Newton Abbot and District's concert season got off to a cracking start last Friday. The Chamber Ensemble of London [CEOL] braved storm delays on rail, and road diversions to give a concert with a strong west country flavour. Their programme included pieces from Richard Mudge, living and composing in Bideford in 1749; Clive Jenkins, who is alive and well and composing in the South Hams; and Andrew Wilson, for 22 years composing at Tavistock. In 2015 he became director of studies at the National College of Music, London.
It was the splendid full bodied resonance of the Ensemble filling the Courtenay Centre that caught the imagination via the sedate but rhythmic first movement of Mudge' s Concerto Grosso No 5. Energy and spirit followed in the second movement, returning to a more restrained dance, but with great expressive contrasts, in the third. The finale of great vitality unexpectedly ended with a diminuendo.
Jenkins' Pastorale [inspired by the South Hams] and Allegro [inspired by Dartmoor ponies]had Peter Fisher taking the lead to a blend of rich melodic, and sometimes poignantly discordant, themes in the Pastorale; whereas in the Allegro jaunty, frisky mood changes gave way to a galloping tempo.
For those of us not greatly familiar with the Theorbo, which was about to take centre stage again, Dorothy Linell gave us a brief introduction including its use as a continuo instrument. Peter Fisher memorably added that 'if one spent 80 years with the theorbo, 60 years of them would have been spent tuning it!'
Giles Farnaby's Seven Pieces for String 0rchestra [arr Bantock] are short, and provided the Ensemble with another opportunity to paint cameo mood changes with music. 'A Toye' was delightfully melodic and contained, and set the Elizabethan scene. During his 'Dreame' a somnolent melody wafted over us - evidently Giles' dream was a pleasant one. Edgy conceit, rest, chirpy humour and a sober almost mournful 'Maske' were created before a surprisingly jaunty 'Tower Hill'.
Elgar's Serenade in E minor for Strings, Op. 20, brought the first half of the concert to a sumptuous conclusion. The Ensemble were at one with the music: sensitive phrasing and dynamics just flowed, with vibrato being judiciously used to produce that damp-eye /lump-in-the-throat feeling. Rich lush tones filled the hall.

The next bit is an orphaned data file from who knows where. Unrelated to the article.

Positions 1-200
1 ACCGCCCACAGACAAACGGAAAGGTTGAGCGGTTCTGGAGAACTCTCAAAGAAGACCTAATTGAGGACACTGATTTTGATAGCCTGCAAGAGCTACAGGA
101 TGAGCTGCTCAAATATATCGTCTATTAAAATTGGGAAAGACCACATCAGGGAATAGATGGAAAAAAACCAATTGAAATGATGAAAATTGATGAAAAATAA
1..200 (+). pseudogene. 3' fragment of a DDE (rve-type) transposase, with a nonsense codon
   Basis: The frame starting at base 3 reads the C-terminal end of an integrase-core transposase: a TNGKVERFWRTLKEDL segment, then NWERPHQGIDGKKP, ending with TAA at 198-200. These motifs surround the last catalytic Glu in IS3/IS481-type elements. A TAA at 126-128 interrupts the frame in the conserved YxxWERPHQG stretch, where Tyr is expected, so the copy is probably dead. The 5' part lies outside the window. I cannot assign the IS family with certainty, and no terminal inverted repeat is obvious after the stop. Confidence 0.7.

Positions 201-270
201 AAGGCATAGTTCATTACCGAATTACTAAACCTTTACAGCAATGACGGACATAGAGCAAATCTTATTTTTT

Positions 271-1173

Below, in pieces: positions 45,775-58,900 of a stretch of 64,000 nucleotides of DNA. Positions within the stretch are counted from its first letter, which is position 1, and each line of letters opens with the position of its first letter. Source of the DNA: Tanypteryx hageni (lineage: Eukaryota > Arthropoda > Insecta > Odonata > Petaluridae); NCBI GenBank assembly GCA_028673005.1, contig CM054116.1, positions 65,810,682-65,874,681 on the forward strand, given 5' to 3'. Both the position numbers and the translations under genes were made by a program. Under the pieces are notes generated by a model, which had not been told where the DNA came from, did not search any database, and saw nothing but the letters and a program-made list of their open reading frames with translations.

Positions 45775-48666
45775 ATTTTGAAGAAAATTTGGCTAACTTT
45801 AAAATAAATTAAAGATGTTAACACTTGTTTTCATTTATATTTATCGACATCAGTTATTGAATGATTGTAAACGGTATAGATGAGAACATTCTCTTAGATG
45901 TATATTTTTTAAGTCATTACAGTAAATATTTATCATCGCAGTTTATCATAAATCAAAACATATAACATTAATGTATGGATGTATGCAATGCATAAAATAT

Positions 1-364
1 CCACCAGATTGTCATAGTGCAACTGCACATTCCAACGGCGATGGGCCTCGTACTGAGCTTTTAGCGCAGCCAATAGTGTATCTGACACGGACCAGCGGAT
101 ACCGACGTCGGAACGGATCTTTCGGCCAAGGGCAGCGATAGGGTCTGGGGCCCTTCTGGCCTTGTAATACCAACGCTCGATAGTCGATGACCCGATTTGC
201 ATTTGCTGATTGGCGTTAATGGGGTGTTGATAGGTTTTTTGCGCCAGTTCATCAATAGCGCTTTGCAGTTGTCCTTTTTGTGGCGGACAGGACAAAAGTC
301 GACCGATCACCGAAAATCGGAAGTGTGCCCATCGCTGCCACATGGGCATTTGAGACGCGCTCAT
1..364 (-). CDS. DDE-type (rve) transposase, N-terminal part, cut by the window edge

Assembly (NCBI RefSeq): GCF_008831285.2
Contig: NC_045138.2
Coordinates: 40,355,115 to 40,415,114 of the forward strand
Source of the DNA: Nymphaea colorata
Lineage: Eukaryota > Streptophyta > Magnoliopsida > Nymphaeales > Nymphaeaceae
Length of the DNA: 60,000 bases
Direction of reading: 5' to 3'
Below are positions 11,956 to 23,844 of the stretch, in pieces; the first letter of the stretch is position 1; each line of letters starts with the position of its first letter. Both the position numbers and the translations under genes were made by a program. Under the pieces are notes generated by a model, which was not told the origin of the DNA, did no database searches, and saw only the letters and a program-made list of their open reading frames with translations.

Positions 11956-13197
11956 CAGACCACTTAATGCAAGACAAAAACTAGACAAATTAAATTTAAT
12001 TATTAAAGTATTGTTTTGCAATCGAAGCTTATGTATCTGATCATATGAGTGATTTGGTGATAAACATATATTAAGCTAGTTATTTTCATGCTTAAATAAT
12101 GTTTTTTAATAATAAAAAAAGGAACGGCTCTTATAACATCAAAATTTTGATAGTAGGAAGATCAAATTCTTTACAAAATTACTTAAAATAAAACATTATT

Andrew Wilson then gave a short talk regarding his work The Tavy Dances. He stressed the elements of time - dawn to night - and place - River Tavy Head to Double Waters. The CEOL, who gave this work its World Premier in April this year, are fair steeped in it.
The 'Entree' takes us to a place where small melodic lines get hesitantly lost in discords, and a five-in-the-bar rhythm leads to small expansions and then a diminuendo to silence. Anyone who has investigated Dartmoor's river heads would have empathy with this mood. The 'Bourree' is confident and youthful with highs and lows, and a dancy rhythm that sparkles: Tavy Cleave. 'Siciliana' is subdued, and has the heaviness of a summer's afternoon in meadowland with a hint of the wistful or menacing dark waters: remembrance of times past at the ruined Tavistock Abbey. 'Round Dance' has the swirling energy of two rivers climactically merging together at night.
This work, being so championed by the CEOL, will surely enter the list of significant tone poems.
John Ireland's 'Cavatina' swept us into a lushly romantic phase, though it did seem nearer 'da capo' in structure than Cavatina. We certainly knew where we were with the Bagatelle: in lighter more playful mood.
Benjamin Britten's Simple Symphony for Strings starts with a 'Boisterous Bourree', and the CEOL's rendering certainly did its introduction full justice - though calming later for melodic developments. The well known 'Playful Pizzicato' movement was rendered as fresh as ever. The 'Sentimental Saraband' had many changes of texture, but overwhelmingly it is laden with emotion. 'Frolicsome Finale' is well named. It started dramatically, was lively and tuneful, and left us in very good heart.
We were thankfully given an encore, a Peter Fisher composition in the style of Paganini: variations on Widecombe Fair. Not only did we get virtuoso violin playing, we also had whistling winds thrown in; it was great fun.
How refreshing to have glorious works of Elgar and Britten in the same concert as those of less well know composers and not feel that one overshadows the others. Excellent programming and delightful execution. A memorable start to NADSA's season of concerts.